Building off of this initial design, Sly now offers four different styles of high inlet baghouses to handle both sides of the dust weight spectrum. For very light dusts, Style 2 and Style 3 slow the airstream velocity to a point where there is minimal up-draft so that the particulate can drift down into the hopper for discharge. These styles are also extremely effective for the collection of stringy and fibrous products. For heavier dusts, Style 1 and Style 4 incorporate an internal classifier section that directs the dust downward into the hopper, isolating the bags from the incoming airstream entirely.
More information on these high inlet baghouses can be found below:
Style 1: High Inlet Classifier
Sly’s High Inlet Classifier is used primarily for high loadings and heavy dusts. By removing several complete rows of bags, this design introduces high side inlets into bag-free sections that extend the entire width of the dust collector. The inlet sections are separated from the filter housing by using internal partition walls. In this way, the inlet behaves like a classifier, since the contaminated air will expand as it enters the open housing section, reducing its velocity and allowing large particles to be removed from the stream. Further energy is lost as the dust-laden air moves down into the hopper, allowing for further dust removal before entering the filter housing.
Style 2: High Rear Inlet
Typically used for light bulk density dusts, micron-sized particulate, and light loadings, this style removes bags in each row of the collector. No partition wall is used here, and air flows horizontally into the collector’s bag section. Inlets have a target baffle plate installed in front of them at a calculated distance from the back wall of the design to prevent dust-laden air from directly impinging on the filter bags.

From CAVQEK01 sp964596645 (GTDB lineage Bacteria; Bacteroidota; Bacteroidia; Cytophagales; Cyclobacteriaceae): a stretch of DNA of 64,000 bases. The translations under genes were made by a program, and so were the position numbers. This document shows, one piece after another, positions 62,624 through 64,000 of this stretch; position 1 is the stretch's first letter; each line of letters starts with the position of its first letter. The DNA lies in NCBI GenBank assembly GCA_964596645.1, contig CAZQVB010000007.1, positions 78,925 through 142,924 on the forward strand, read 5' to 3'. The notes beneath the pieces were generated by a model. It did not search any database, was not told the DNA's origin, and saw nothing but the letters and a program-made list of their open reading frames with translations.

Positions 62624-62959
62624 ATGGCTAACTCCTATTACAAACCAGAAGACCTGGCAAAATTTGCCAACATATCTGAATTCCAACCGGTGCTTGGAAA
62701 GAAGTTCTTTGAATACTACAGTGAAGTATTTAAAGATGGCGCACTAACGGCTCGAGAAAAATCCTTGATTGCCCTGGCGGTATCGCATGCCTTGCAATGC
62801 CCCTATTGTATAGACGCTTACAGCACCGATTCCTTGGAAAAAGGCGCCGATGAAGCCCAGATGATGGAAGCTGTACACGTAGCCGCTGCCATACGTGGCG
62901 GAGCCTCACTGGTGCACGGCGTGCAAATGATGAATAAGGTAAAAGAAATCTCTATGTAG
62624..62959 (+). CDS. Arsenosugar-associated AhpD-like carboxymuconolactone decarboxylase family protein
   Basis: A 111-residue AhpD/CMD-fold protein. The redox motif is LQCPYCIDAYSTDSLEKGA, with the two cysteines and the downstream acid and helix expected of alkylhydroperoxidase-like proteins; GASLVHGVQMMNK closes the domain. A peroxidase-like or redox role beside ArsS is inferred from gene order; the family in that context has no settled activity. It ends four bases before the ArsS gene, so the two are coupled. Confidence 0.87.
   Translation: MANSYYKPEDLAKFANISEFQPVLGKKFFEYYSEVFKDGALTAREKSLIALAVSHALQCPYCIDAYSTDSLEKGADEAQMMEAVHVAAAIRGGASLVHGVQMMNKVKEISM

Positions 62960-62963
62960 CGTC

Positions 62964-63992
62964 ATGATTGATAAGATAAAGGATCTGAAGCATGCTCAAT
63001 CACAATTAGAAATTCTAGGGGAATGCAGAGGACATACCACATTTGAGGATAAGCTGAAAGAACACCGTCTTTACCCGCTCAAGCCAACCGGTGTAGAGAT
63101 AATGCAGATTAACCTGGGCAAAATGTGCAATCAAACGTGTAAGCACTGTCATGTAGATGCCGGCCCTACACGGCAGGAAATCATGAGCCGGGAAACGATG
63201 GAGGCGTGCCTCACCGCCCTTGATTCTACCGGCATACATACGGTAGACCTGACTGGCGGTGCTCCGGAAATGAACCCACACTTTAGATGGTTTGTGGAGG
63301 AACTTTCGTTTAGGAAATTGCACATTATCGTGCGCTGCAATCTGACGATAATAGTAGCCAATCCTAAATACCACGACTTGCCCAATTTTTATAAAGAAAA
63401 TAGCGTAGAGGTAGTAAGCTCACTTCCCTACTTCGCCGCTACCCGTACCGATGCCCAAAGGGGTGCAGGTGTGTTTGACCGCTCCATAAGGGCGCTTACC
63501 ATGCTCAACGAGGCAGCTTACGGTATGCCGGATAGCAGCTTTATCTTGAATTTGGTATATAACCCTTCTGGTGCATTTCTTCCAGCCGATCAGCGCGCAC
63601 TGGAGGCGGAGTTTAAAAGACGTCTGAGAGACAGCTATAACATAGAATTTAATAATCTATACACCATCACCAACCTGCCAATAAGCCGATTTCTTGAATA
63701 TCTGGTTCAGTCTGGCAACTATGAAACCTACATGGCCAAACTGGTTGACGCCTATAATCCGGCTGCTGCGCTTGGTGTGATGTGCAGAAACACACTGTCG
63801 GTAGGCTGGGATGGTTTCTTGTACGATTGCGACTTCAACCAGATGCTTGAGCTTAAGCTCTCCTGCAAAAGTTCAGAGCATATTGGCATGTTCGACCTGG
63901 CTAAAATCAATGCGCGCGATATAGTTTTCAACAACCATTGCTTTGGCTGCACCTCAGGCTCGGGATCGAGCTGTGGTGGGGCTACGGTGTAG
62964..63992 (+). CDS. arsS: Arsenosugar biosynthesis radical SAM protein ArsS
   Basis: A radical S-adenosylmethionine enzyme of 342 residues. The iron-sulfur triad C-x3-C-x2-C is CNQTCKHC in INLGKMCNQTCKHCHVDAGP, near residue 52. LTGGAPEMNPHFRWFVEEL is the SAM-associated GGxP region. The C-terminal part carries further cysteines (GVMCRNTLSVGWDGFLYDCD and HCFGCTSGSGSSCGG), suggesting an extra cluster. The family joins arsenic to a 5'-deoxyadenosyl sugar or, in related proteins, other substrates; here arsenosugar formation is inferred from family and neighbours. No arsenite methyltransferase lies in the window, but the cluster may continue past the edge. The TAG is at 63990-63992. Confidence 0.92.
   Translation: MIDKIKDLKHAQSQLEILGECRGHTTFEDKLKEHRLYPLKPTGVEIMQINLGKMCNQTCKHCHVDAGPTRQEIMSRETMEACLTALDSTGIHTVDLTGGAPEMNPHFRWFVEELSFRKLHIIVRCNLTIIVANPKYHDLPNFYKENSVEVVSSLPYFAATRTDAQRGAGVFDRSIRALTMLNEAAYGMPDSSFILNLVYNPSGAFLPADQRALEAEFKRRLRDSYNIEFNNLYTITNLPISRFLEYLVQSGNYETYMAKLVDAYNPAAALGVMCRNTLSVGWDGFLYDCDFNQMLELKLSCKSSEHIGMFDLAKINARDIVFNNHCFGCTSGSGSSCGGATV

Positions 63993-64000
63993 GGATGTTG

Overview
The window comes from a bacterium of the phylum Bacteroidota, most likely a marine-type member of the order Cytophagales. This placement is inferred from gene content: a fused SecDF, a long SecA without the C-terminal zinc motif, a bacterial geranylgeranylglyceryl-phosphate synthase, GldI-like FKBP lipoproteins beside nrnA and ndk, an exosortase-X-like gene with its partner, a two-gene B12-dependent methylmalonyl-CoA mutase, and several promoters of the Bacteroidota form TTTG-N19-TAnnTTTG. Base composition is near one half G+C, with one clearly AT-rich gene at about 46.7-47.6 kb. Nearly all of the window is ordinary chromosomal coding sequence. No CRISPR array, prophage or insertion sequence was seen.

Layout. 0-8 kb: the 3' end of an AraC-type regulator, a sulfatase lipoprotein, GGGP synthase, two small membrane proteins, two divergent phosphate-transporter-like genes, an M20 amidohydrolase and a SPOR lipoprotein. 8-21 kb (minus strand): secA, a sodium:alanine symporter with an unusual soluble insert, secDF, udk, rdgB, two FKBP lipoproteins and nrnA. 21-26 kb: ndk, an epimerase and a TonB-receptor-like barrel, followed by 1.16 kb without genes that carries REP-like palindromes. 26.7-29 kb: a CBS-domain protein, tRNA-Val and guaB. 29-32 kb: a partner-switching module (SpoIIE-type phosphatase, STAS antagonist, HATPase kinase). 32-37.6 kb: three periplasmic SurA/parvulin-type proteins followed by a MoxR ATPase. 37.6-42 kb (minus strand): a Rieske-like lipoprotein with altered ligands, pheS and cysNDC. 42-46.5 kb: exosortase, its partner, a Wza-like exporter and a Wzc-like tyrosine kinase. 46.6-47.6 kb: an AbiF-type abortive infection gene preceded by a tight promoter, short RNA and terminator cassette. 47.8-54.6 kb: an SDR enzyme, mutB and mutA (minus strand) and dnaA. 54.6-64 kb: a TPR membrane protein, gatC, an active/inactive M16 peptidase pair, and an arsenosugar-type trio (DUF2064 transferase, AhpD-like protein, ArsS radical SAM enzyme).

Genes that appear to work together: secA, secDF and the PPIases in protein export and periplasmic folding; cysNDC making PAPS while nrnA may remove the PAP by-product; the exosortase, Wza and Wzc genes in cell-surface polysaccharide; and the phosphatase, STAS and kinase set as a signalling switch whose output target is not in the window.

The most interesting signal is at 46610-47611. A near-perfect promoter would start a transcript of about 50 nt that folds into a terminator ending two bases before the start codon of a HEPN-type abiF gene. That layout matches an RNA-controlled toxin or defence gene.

Style 3: External High Inlet (Dog House)
A Style 3 inlet is primarily used for light bulk density dusts, small micron sizes, light loadings, and low headroom applications. These types of baghouses are designed around building an inlet plenum, or dog house, onto the side or back wall of the filter housing. The airflow travels horizontally into the bag section, where no internal partition is used. The inlet also has a target plate positioned in front of it to prevent inlet dusty air from directly impinging on the filter bags.
Style 4: High Inlet Classifier on End
Built for high loadings or heavy dusts, Style 4 inlet designs can be used to simplify inlet ducting requirements. Sly creates this style inlet by extending the length of the filter housing and hopper with a bag-free classifying inlet section.
The Sly Difference
No matter what style of baghouse you choose, the dust collection experts at Sly can help you find the right baghouse for your application, as well as customize it to fit your individual needs. Contact us or request a quote today to see the difference that better air quality control can make.
For more information on designing a baghouse, download our handy guide How to Design a Dust Collection System.